The Dewalt sponsored TVR 400R was TVR’s first entry into Le Mans in 2004 in the GT class. This was TVR’s first foray to Le Mans, and it was a great achievement for TVR just to compete. The two cars managed 291 and 300 laps respectively, an impressive feat for such a small team. In fact the TVR outlasted some of the favourites to win the class!
The Tuscan was introduced in 1999, powered by TVR’s own design of 6 cylinder, 4 litre engine. With plenty of power for its light weight, carbon fibre body and trademark aggressive styling, the Tuscan was naturally suited to motorsport. The competition model was known as the T400R and this particular car was the first of seven chassis produced in 2001, specifically to go racing.
TVR 400R was based around a modified Tuscan with modified mechanicals and engine. The modifications and developments made for this car were carried over to the 440R road car, better known as the Typhon.
The T400R pictured was first raced in 2001 in the British GT championship and again in 2002 and 2003 in the hands of John Hartshorne. For 2004 the car began a three year stint in the Le Mans Endurance Series, which included the infamous 24 hour race. In 2005 a seventh place in class was a great result and the car became the last ever TVR to race at the Le Mans 24 hour race. After a few races in 2006, the car was finally retired from competition.
TVR at Le Mans
Appearing at Le Mans was a great moment for TVR. Peter Wheeler wanted to race the Speed 12 there in the late nineties but the cars extreme output outlawed the car from competing. The Dewalt car was driven by a team of six drivers including: Chris Stockton, Bob Berridge, Michael Caine and Richard Stanton. The second was driven by an all female team of Fanny Duchateau, Liz Halliday and Amanda Stretton.
The Typhon Road Car
While the Dewalt TVR didn’t win at Le Mans, it competed admirably and it was the factory’s first appearance at the legendary race. It also helped develop the Typhon road car. The road car featured the familiar steel “backbone” chassis that most TVRs used, together with added aluminium and carbon fibre reinforcement. The bodywork was bonded to the chassis and included an integrated roll cage.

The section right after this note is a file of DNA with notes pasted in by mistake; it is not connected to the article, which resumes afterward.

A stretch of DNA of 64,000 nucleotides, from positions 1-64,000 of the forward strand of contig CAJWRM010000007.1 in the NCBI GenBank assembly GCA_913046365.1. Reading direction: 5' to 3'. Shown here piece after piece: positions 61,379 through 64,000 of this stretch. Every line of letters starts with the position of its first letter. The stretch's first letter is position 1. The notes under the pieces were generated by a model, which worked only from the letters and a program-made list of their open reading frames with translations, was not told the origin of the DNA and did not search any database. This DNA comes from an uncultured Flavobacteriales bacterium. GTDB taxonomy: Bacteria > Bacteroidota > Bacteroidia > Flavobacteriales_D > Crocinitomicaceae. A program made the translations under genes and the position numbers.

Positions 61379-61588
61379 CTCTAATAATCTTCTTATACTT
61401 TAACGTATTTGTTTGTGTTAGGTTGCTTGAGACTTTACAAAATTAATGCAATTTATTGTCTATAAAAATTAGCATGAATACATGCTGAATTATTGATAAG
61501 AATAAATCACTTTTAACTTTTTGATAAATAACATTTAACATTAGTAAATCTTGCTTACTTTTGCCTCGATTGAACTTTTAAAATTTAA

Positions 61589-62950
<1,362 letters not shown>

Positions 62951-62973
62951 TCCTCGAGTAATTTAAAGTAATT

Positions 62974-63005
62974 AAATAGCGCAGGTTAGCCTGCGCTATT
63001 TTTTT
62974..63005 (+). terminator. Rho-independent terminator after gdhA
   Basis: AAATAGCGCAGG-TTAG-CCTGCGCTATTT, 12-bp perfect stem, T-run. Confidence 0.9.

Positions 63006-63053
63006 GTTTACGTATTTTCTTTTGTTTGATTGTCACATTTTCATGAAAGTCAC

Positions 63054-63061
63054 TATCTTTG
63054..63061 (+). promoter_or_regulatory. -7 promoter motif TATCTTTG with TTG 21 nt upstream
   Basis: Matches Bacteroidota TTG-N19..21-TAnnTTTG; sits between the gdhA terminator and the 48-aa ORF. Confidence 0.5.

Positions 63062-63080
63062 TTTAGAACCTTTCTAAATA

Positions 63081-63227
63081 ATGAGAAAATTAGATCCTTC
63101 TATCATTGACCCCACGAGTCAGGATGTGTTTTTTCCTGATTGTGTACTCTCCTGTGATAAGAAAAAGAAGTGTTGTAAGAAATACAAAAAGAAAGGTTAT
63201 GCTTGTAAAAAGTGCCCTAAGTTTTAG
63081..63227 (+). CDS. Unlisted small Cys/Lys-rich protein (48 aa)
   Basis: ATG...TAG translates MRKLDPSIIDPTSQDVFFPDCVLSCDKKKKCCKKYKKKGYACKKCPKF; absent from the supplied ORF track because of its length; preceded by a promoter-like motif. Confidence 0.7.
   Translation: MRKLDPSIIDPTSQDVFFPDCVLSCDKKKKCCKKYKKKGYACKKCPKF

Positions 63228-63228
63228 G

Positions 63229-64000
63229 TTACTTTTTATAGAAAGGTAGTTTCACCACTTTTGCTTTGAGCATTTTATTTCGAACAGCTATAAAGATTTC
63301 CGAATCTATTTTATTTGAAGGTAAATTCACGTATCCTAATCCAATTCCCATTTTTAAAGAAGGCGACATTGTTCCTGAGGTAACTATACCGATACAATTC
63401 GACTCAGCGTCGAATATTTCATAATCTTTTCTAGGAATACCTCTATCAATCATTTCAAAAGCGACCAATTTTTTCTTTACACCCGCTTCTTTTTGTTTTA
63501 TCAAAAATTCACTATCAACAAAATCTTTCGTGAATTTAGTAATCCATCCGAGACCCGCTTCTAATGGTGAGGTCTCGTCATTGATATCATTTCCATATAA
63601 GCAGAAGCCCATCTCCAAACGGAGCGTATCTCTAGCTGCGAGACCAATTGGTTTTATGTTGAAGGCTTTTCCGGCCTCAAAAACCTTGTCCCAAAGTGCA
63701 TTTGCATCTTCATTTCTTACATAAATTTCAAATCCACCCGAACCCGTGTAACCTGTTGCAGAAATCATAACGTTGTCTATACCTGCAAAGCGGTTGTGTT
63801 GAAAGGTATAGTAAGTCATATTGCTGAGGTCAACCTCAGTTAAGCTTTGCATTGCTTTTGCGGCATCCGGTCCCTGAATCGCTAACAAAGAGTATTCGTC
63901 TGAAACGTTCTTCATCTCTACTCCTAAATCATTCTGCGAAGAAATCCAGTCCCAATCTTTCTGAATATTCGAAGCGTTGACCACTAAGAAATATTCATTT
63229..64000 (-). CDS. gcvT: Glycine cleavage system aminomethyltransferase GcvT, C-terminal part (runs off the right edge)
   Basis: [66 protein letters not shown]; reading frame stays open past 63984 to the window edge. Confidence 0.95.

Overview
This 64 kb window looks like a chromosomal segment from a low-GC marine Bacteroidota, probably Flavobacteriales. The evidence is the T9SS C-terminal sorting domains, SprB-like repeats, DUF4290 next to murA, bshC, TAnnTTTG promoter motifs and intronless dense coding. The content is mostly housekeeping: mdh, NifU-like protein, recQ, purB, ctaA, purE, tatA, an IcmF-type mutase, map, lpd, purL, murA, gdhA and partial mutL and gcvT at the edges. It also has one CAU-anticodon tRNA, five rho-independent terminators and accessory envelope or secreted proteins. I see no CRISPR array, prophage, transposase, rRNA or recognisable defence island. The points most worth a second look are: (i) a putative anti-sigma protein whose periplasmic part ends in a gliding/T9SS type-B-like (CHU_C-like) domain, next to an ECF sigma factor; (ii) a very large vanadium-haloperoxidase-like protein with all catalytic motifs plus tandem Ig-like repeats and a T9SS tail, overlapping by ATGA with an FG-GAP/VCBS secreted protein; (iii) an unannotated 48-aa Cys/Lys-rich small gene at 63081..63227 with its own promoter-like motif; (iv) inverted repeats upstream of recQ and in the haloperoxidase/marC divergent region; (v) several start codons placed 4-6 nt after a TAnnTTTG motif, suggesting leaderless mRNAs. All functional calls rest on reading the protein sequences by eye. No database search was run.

Sadly in 2005 Peter Wheeler sold the company before the Typhon could be properly finished. 7 Cars were produced in different specifications, including the concept car. These cars were finished at different stages with the end specification changing. It remains a very rare and sought after TVR.
I'm fortunate enough to drive classic cars and speak with owners, designers and engineers. This has given me both inspiration and stories to share. I write stories that interest me, from the E-Type replacement that formed the basis of the Aston Martin DB7, to the missing Metro Cooper and the truth behind the Rover 220s nickname. In addition to attending car shows, track days and other informal automotive events for the last 20 years, I have planned & driven various road trips. I once drove to the Nurburgring and back in a day, went karting in Montenegro and also drove through the Florida keys in a Mustang GT. The blog is a passion project so any support is appreciated; whether that is by sharing on social media or buying me a coffee!